X hits on this document

Word document

Archives of an email list on the history of binoculars. - page 58 / 150

399 views

0 shares

0 downloads

0 comments

58 / 150

His technical skills unmentioned.

It is not new to see a gifted and skilled craftsman, turned into a bad manager.

Michael Simonsen   Mikedenmark@___ele.dk

============================================================

Subject: Re: A Word on Glass Types

From: "William Cook" <billcook50@___l.com>

A word or two on glass choices for prisms.

Consumer optics can be a cutthroat business. The competition is tough and saving a nickel here and there can add up to millions during the course of a year, or the life expectancy of a given binocular model.

Most consumers think optics are “baked by elves in a hollow tree.” They don’t know any more; they don’t WANT to know any more. Consequently, anything they see in print must be true.

My dear mother was illiterate. However, she was a long way from being stupid. When I was 6-years old, she warned me about “cheats” I would meet in the course of my life. After beating my socks off at a card game, she showed me how she had so thoroughly slaughtered me. Then, she looked me in the eyes and said: “Son, you must always remember that there is often MORE in KEEPING SCORE than there is in PLAYING THE GAME.

Any company that can make the consumer belief their fish are fresher than the competition, will, at least temporarily, have the competitive edge.  People like to have the latest and greatest, even when there is not a spoonful of difference between the latest and greatest and the not so latest and far from greatest.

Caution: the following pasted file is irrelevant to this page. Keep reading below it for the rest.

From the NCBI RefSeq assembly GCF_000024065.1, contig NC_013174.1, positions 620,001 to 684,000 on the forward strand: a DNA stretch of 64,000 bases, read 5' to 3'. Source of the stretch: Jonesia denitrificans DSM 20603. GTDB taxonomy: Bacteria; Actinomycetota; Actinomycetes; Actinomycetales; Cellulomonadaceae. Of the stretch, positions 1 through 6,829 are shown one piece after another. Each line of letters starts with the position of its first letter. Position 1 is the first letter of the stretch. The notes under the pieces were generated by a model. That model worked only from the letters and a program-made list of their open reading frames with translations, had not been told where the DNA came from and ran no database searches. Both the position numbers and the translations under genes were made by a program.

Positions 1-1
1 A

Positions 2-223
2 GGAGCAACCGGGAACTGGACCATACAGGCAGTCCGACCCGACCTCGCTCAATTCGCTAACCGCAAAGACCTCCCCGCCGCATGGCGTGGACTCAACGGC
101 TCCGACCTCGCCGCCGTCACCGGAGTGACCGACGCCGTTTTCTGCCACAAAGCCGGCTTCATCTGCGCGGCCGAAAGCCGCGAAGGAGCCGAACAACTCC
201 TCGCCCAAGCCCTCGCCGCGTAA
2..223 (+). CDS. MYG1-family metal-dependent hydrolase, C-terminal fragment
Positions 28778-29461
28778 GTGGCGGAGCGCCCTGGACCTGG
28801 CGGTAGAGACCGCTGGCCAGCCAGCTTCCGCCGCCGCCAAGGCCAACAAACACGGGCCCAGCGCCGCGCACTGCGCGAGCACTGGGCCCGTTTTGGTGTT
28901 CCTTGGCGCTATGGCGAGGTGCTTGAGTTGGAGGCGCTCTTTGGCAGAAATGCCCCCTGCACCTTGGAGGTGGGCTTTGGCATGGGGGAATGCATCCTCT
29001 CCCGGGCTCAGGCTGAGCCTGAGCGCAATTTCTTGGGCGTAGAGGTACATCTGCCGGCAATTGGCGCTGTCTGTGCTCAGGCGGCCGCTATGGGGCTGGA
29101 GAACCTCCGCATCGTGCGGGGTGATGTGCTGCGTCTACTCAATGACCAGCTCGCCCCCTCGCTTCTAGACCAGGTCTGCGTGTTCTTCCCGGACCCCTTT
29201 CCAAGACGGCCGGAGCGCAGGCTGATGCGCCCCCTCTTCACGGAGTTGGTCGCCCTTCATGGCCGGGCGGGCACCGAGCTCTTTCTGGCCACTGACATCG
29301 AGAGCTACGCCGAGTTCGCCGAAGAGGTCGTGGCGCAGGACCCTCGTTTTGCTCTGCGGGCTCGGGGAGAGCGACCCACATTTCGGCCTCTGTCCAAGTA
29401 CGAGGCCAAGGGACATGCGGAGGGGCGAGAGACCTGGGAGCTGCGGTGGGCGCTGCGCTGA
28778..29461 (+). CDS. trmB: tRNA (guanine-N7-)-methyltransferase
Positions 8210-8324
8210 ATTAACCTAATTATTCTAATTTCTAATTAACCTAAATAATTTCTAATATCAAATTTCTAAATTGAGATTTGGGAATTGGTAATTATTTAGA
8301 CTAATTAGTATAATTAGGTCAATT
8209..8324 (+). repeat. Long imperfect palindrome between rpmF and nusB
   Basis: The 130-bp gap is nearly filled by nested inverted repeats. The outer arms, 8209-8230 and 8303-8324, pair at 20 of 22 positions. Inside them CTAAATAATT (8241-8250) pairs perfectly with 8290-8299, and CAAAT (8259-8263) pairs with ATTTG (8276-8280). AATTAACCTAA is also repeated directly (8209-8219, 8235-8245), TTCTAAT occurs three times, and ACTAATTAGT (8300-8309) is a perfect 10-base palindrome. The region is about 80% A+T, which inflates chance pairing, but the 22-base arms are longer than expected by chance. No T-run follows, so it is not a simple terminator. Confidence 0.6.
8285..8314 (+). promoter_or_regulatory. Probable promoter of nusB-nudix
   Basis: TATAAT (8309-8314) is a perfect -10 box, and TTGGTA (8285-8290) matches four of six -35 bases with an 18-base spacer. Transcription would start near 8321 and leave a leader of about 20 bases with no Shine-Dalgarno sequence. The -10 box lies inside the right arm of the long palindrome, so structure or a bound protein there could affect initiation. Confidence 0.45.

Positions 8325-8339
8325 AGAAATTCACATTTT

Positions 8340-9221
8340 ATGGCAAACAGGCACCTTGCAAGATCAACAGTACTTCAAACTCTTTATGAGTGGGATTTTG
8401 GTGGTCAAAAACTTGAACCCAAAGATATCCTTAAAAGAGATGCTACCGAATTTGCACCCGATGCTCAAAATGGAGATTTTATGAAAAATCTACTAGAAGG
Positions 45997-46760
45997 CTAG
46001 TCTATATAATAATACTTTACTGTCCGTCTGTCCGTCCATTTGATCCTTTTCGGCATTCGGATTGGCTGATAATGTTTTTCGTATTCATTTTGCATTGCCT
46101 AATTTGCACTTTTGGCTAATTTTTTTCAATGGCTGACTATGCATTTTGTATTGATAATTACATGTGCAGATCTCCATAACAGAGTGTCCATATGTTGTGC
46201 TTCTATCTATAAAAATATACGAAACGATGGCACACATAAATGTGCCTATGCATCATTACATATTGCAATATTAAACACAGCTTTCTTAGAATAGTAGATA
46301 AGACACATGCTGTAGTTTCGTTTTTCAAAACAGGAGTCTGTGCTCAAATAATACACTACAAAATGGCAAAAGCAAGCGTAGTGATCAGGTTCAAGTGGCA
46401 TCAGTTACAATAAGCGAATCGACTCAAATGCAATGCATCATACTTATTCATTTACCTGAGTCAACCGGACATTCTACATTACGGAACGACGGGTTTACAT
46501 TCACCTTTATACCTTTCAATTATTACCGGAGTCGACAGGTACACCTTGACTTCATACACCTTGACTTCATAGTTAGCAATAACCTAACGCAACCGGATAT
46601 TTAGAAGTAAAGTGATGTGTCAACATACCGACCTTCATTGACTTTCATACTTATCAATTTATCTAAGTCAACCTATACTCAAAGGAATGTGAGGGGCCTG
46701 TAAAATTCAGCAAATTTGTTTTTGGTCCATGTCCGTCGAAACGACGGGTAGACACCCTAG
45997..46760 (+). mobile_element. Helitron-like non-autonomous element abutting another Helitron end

About 10 years ago, one company tried to make a splash in the American market by offering binos with aspheric lenses. The binoculars even touted “aspheric” in the nomenclature (I thought I would throw that word at ‘ya; it gets the military types all goosebumpy). In theory, the binoculars should have been the best on the market. However, “THEORY” is a massive word, and volumes could be written about things that “should have been”!

The fact of the matter was—and I illustrated this to the rep, personally—the binoculars were no match for even an entry level Swarovski, Leica or Zeiss—with traditional spherical optics. In fact, each sample had dust—and in some cases grease—on some of the internal optics. Thus, for “aspheric” to be of value, it needed to be more than a word.

The same can be true for glass types. Yes, BAK4 is a better glass type for some applications than BK7. However, the ‘ole square box in the eyepiece is—at least in my opinion—WAY over emphasized. During the day, our eyes are constricted to the point that the grayed out portion of the bundle is not entering our eyes. At night, our eyes are most sensitive off axis. Yes, it looks good in print. But, is it better for the reasons most often stated? You decide.

So what is the best type of glass for a binocular prism? Yes, I DO know; and my view is hard to debate.

The best glass for binocular prisms is the glass that was chosen to get the most from the curves, spacings and glass types found in the eyepiece and objectives! Binocular and telescope LIST sorts often see things in terms of prisms and lenses. Lens designers see things in terms of whole

Document info
Document views399
Page views399
Page last viewedMon Dec 05 23:52:41 UTC 2016
Pages150
Paragraphs3634
Words73788

Comments